All posts by blogsonjapan

Find the Cheapest Transport from Narita Airport to Tokyo

Source: Tokyo Cheapo

For newcomers to Tokyo, it can come as quite a surprise that Tokyo’s main international gateway—Narita Airport (NRT)—is not really very close to Tokyo at all. In fact, this Tokyo airport is so rural and remote that the view on the first part of the train journey from Narita to Tokyo is predominantly of rice paddies—oh, and a faux-Dutch windmill. In more practical terms, you’re looking at a distance of about 80 km from Narita Airport to Shibuya Crossing.
And Narita, too.
As Tokyo is such a vast city, there’s no “one size fits all” answer as to which method or route is cheapest/best for getting from Narita to your accommodation. However, for certain major locations in Tokyo, it might help to have a look at

The post Find the Cheapest Transport from Narita Airport to Tokyo appeared first on Tokyo Cheapo.

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Japan’s Problem with Noise Pollution

Source: Gaijin Pot
Japan's problem with noise pollution

Despite Japan’s international image as a country of serene temples and quiet gardens, according to a 2018 report by the World Health Organization, Japan is the noisiest country in the world.

To prevent negative effects, the WHO recommends avoiding being exposed to noise over 53 decibels. The legal average limit in Japan is about 70, a number based on data 50 years out of date, according to Prof. Matsui of Hokkaido University who spoke about the problem in an NHK feature on noise pollution in Japan.

Japan is the noisiest country in the world.

While the WHO’s numbers are likely to be a bit skewed due to the vast size of Japan’s major cities and the presence of several noise-creating airbases, there is definitely more than a grain of truth to this decibel-intense soundscape.

Even in local news concerns about noise pollution are rising with noise coming in as one of the top reasons citizens complain to the Environment Dispute Coordination Commission, a government organization that oversees environmental disputes.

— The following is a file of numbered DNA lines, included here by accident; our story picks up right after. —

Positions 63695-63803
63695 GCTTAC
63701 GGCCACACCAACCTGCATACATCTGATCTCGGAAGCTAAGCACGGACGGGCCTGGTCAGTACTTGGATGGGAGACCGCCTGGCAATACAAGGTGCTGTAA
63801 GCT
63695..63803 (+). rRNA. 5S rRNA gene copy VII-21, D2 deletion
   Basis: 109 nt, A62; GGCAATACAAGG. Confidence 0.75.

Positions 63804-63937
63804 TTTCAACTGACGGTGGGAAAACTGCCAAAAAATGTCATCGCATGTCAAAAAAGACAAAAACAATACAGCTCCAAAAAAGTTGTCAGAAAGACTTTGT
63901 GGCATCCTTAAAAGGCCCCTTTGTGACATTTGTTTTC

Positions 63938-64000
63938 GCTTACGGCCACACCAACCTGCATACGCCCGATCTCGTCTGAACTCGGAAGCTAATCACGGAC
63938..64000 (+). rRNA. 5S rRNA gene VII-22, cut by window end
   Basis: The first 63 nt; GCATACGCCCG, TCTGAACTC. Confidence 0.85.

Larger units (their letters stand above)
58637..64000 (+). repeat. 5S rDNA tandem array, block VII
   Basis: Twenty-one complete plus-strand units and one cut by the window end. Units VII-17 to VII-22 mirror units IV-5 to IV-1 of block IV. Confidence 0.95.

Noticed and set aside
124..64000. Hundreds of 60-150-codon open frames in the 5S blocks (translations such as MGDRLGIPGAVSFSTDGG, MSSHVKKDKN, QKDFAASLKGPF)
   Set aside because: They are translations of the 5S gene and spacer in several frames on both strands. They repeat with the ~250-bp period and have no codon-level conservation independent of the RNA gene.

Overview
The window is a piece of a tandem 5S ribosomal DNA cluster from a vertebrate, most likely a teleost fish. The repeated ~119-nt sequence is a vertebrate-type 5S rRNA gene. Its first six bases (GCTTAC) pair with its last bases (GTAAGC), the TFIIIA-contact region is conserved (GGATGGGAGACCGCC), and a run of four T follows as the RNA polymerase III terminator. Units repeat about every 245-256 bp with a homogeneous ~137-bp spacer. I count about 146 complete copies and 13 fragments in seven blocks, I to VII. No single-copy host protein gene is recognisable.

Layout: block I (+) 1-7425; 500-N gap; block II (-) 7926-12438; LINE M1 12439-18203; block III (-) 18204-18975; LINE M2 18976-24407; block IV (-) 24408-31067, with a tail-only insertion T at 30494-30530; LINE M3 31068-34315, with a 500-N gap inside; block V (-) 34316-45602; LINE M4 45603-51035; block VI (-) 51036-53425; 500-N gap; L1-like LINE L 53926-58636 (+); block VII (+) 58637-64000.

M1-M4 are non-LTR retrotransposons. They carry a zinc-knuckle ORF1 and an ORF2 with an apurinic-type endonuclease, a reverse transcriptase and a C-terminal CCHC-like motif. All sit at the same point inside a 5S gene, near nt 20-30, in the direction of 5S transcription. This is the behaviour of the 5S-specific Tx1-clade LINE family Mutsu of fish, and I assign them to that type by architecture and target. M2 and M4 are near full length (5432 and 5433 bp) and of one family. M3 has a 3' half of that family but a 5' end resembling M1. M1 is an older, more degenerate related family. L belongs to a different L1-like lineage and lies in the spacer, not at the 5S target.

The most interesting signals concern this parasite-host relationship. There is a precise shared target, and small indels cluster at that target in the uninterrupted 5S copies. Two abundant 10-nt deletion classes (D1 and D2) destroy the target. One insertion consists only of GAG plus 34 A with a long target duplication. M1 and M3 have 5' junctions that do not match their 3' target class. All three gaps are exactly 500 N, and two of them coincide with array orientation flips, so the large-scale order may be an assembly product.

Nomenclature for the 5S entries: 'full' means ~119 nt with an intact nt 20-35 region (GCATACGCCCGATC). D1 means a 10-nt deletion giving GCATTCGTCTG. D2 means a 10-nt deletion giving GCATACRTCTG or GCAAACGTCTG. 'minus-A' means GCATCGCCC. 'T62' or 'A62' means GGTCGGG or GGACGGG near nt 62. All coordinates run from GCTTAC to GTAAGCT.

Noise pollution in Japan’s cities

Of course, in rural areas, there are plenty of pockets of quiet. But in major cities, the combination of a culture of constant intrusive alerts and warnings, salespeople screaming out deals and stores’ background music, thin walls and seasonal (obnoxiously loud) local election campaigning, creates a situation in which your ears are constantly under attack — whether you’re consciously aware of it or not.

Political campaigning in Japan involves driving around in a van yelling out the name of a politician.

Japanese train stations, in‌ ‌particular, seem to be a haven of noise, with constant overlapping announcements and megaphone-wielding staff. In 2008 a doctor independently measured the sound levels of several stations and found that Tokyo hubs like …continue reading

    

vol.5 Shorts Film Festival. presented by TAKAYAMA NAOMI

This is the 5th short film festival sponsored by Naomi Takayama, director of Enoshima Cinema, a short film collection sold out 7 hours after ticket sales at the Chigasaki Film Festival in 2019.

This time is also perfect! A collection of short films that I wanted to watch at the end of summer.There will be a talk corner after each director’s work.

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